Spring, an anthology for the changing seasons is the first in a series of books by the Wildlife Trust, containing both old and new writing about each of the seasons. The blurb on the book says it contains extracts from classic texts, new work from established nature writers and pieces by Wildlife Trust supporters. I fall into the enthusiastic Wildlife Trust supporter category!  My piece of writing keeps some very illustrious company in the line up of authors!

My contribution to the book was about the wonderful snake's head fritillaries that put on a fabulous display each April in Oxford's Iffley Meadows, but are now lost from many of our traditional water meadows.

Quite by chance I saw a tweet from the Wildlife Trust saying the last chance to pitch an idea for their new Spring book was the next day. I followed the link in the tweet, found out more about the book and thought I would give it a go. I never expected them to like my idea and just sent a pitch in as I had nothing to lose. Anyway, the publishers came back to me and asked me to write the piece and it's ended up in the book. I have my first piece of writing published in a book and my first publishing contract. That's pretty exciting!

To read the piece I wrote you'll need to buy the book, which is out on Thursday.

Wednesday, 10 February 2016

Buzzards, branches and bonfire moss at beautiful Grangelands

After storm Imogen howled through on Monday we were left with a lovely crisp day on Tuesday, so I took the dog for a walk around Grangelands. The air was cold and the paths were thick with mud, but the views were fabulous and the sun was very welcome. Everything always looks wonderful when the sun shines!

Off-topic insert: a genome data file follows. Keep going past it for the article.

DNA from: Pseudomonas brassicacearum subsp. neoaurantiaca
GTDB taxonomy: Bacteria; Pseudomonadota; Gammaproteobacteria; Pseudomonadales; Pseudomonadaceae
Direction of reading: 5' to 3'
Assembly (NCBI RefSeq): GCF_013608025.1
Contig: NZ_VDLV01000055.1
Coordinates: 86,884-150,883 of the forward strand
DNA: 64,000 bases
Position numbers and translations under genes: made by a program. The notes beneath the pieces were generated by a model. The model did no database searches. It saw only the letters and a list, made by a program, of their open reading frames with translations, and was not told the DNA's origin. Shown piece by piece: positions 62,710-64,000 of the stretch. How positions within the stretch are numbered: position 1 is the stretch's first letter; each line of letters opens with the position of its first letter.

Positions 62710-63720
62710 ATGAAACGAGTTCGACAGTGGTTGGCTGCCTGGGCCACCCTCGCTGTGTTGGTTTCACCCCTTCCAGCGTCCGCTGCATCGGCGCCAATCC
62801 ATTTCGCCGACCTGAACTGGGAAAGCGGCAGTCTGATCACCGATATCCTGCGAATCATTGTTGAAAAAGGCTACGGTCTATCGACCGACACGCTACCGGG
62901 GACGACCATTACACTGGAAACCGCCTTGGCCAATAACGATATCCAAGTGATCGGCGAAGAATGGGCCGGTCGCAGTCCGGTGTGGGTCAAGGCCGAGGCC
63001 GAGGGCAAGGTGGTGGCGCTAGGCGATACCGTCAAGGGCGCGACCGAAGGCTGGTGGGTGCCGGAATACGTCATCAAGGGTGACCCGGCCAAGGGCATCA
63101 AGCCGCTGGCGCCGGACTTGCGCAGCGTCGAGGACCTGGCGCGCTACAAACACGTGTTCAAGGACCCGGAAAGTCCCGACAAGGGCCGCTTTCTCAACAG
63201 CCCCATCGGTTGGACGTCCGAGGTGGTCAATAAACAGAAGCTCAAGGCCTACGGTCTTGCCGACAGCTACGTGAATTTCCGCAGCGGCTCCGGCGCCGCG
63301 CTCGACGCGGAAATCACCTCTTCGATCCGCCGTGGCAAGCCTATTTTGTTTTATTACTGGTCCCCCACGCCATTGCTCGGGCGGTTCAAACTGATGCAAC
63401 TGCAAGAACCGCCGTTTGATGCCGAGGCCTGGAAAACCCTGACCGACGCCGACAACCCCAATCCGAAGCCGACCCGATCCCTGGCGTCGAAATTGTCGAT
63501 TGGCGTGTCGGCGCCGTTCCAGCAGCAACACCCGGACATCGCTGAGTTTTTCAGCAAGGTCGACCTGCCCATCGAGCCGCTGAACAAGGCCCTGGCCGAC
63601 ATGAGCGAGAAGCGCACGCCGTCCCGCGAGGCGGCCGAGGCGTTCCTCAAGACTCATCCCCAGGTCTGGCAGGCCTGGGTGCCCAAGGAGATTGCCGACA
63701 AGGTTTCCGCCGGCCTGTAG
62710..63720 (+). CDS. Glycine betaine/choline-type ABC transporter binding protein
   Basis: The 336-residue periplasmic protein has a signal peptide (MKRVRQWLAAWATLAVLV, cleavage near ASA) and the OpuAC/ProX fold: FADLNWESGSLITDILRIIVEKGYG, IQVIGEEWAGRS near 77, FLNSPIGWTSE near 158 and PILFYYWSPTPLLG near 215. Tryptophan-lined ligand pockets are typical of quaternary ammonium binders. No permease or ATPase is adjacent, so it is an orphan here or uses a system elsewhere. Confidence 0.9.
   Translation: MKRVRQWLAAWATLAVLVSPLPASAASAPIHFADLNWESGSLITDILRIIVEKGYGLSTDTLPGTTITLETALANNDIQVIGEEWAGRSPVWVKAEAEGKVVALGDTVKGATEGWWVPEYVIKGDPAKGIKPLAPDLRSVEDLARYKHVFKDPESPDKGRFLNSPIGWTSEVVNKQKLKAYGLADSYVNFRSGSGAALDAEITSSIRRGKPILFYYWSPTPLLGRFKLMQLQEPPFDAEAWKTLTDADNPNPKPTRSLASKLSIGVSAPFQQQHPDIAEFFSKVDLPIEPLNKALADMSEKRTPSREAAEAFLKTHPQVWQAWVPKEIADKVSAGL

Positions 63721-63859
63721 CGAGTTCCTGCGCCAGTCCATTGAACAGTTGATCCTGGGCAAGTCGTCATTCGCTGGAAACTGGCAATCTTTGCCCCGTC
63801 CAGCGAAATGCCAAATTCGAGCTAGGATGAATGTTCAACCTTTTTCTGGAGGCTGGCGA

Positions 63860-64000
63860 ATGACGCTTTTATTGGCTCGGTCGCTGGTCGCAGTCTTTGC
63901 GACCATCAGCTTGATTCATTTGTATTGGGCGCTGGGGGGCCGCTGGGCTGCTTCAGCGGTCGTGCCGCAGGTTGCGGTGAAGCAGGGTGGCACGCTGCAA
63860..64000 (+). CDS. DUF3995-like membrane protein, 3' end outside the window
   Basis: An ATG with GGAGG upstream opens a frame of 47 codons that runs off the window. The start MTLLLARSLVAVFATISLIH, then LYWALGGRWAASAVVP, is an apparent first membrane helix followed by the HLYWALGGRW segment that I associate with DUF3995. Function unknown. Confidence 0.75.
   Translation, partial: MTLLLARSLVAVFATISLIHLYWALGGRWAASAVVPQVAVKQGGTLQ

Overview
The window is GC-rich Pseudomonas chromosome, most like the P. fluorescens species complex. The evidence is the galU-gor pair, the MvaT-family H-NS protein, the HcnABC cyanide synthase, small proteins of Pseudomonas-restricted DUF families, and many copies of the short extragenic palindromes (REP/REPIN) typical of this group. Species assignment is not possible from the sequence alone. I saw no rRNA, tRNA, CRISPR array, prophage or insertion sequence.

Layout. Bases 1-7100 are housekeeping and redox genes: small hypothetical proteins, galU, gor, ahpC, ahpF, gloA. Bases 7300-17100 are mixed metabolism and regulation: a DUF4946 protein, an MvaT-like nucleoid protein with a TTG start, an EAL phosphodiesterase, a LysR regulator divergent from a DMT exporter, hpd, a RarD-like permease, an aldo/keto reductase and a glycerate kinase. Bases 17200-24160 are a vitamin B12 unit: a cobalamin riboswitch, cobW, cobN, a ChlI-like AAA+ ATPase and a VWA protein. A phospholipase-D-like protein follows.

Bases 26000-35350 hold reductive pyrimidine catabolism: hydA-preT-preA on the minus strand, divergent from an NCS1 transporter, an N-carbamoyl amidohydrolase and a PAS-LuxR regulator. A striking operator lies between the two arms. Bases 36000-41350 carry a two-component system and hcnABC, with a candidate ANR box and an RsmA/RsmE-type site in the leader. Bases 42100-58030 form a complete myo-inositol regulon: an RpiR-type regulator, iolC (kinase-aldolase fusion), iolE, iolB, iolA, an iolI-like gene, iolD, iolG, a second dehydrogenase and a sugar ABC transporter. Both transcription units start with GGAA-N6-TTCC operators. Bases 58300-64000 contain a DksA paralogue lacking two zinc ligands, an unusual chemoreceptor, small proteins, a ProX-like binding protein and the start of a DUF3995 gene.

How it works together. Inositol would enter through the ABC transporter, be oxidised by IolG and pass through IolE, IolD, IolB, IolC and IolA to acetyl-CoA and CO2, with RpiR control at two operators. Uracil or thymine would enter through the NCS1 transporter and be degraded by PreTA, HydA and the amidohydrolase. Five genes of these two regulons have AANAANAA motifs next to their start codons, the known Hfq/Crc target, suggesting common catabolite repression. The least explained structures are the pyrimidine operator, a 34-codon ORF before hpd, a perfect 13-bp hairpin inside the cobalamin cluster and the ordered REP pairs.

A pair of buzzards circled overhead calling to each other as we walked down through the woods and the red kites chased each other, obviously enjoying the sunshine. The trees were full of blue tits and great tits chattering away and robins serenaded us as we walked.

One of a pair of buzzards
Somebody had been very busy out on the chalk grassland, as large areas of scrub had been cleared. That's got to be good news for the orchids and other wildflowers that make it such a special site in summer.
A few weeks ago this was thick scrub, which has now been cleared ready for spring
Grangelands and the Rifle Range wrap about half way around the base of Pulpit Hill, with the hill fort high up on the top of the hill.
Pulpit Hill (seen from Grangelands)
Rosie made the most of the refreshments laid on half way around our walk!

It would be easy at this time of year to think there's not very much to see, but it was the trees that really struck me as I walked around. The kids love climbing this large beech and it even has a rope swing attached to one of its branches.

Up close its branches twist and turn around the trunk,
making it ideal for climbing (and rather pleasing to look at!)  

The leaf buds are still tightly closed - still too early for them to break open
The branches were splattered with little lichen rosettes. I must get a book about lichen as I don't know what any of them are called, but find them fascinating.

Grangelands is an important conservation site for juniper, which is now quite rare and is very slow growing and notoriously hard to germinate. It seemed to be doing OK though and the branches were heavy with immature berries.

I stopped to admire a holly tree that I must have walked past dozens of times before. It was literally hanging onto the side of a steep slope and all of the leaves were on the far side of the tree, revealing an amazingly contorted trunk.

There were a couple of large patches of moss growing in a cleared area in the woods. When I looked closer I could see that the moss was growing over the entire site of two old bonfires, growing in the ashes. I believe this is the aptly named bonfire moss.

Bonfire moss
I found an empty Roman snail shell. They're so pretty and appear cream at first sight, but actually have many colours running through them. Amazing to think a shape like this can be found in nature! It's still to early for them to be out and about, but I'm sure Bug Mad Girl will want to go and look for them in a couple of months.

What a great way to spend a sunny morning in Feb!